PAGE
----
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Easton is completely overhauling their wheels for 2014 and will be releasing a broad mid-depth wheel called the Easton EC90 Aero 55 based on a broad aero rim designed for speed, usability and ride quality. As part of the effort to separate this wheel from the increasingly competitive class of 50- to 70mm-deep aero wheels, the EC90 Aero 55 is the first widely available tubeless-specific aero clincher.
Cars, motorcycles and mountain bikes use tubeless clincher-style tires almost exclusively. Road bikes are one of the few wheeled vehicles that still rely on tubes to hold air. And tubes go flat.
Here is a quick primer on tire type anatomy.
These are far and away the most common tire style—if you’ve found your way to a triathlon website, you’re probably familiar with clinchers. The rim’s tire bed typically has a hole drilled for each spoke to pass the nipples into place at the bottom of the rim. A piece of cloth or plastic called a rim strip covers these holes so the tube cannot be forced into the openings, which causes the tube to puncture.
The tube is sewn into the tire casing. Tubular tires are either taped or glued onto the rim. The tubular version of the EC90 Aero 55 has internal nipples, which Easton says saves aero drag. Truing the wheel will be a time consuming process as a consequence, however, because the tubular tire will have to be removed to correct the wheel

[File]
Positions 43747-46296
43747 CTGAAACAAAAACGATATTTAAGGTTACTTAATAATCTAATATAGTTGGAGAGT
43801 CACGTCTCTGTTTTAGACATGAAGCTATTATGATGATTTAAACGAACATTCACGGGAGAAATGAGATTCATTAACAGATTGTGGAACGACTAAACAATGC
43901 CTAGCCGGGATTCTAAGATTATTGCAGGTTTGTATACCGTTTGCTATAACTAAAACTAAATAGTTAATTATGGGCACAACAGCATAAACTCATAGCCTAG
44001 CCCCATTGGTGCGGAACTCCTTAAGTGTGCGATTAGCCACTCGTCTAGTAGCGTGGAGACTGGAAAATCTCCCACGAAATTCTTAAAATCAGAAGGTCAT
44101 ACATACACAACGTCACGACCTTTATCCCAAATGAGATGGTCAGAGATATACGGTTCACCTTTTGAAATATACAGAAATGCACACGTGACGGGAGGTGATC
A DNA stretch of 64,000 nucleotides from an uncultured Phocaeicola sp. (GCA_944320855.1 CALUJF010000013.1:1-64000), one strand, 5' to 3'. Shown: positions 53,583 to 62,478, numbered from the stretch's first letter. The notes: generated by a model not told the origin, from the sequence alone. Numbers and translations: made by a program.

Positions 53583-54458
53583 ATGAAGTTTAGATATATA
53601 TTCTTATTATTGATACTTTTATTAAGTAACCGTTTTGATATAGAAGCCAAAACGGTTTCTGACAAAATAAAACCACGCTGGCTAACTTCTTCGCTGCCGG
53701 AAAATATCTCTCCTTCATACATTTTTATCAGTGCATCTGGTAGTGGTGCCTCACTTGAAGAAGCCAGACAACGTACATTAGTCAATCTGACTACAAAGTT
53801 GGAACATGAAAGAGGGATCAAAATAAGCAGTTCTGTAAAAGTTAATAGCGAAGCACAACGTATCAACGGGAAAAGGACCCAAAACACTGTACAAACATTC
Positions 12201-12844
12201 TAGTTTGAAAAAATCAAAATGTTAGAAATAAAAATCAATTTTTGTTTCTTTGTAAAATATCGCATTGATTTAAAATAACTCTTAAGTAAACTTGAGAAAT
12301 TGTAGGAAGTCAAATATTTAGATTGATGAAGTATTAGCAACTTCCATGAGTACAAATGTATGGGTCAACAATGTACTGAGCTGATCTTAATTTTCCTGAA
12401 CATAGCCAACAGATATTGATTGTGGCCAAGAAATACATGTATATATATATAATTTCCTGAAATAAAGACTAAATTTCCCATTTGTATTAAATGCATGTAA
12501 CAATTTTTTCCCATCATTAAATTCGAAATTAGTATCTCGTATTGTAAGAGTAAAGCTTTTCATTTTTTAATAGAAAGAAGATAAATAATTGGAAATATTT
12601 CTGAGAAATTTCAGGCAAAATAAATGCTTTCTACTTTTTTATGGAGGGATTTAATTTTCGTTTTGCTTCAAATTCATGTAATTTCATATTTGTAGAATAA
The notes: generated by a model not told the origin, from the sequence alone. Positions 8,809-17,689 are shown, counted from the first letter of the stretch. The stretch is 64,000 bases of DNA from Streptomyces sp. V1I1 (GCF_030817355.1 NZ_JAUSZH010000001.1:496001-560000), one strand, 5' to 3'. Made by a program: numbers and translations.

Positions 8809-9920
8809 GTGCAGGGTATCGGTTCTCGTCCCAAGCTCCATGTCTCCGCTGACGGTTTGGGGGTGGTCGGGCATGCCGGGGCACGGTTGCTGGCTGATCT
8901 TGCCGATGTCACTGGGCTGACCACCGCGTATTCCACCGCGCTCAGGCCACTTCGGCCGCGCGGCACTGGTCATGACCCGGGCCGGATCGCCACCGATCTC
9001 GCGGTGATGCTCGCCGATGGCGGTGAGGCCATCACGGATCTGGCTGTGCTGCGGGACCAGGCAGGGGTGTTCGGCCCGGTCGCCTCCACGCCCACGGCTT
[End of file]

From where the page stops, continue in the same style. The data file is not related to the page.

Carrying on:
Clincher converted for tubeless
Conversion kits can be used to run any clincher wheel without a tube. A piece of tape is used to thoroughly seal the nipple holes in the rim. Tires with thick sidewalls help prevent air from seeping through and liquid sealant is injected into the tire to help lock it into place and prevent air from escaping. A tubeless setup is much less likely to flat than either clincher or tubular because sealant plugs all but the biggest gashes without the rider even realizing the tire was punctured. If the tire becomes unseated from the rim and can’t hold air, a normal tube can be used.
Tubeless-specific tires and rims
A clincher rim with a solid spoke bed (and a few design tweaks to help the tire bead seat against the rim) is capable of running tubeless with minimal changes. A special valve, tubeless-specific tire and a little sealant is all that is required. Nipples thread into the inner diameter of the rim. And if anything goes wrong with the tubeless setup, these wheels can be used as standard clinchers as well.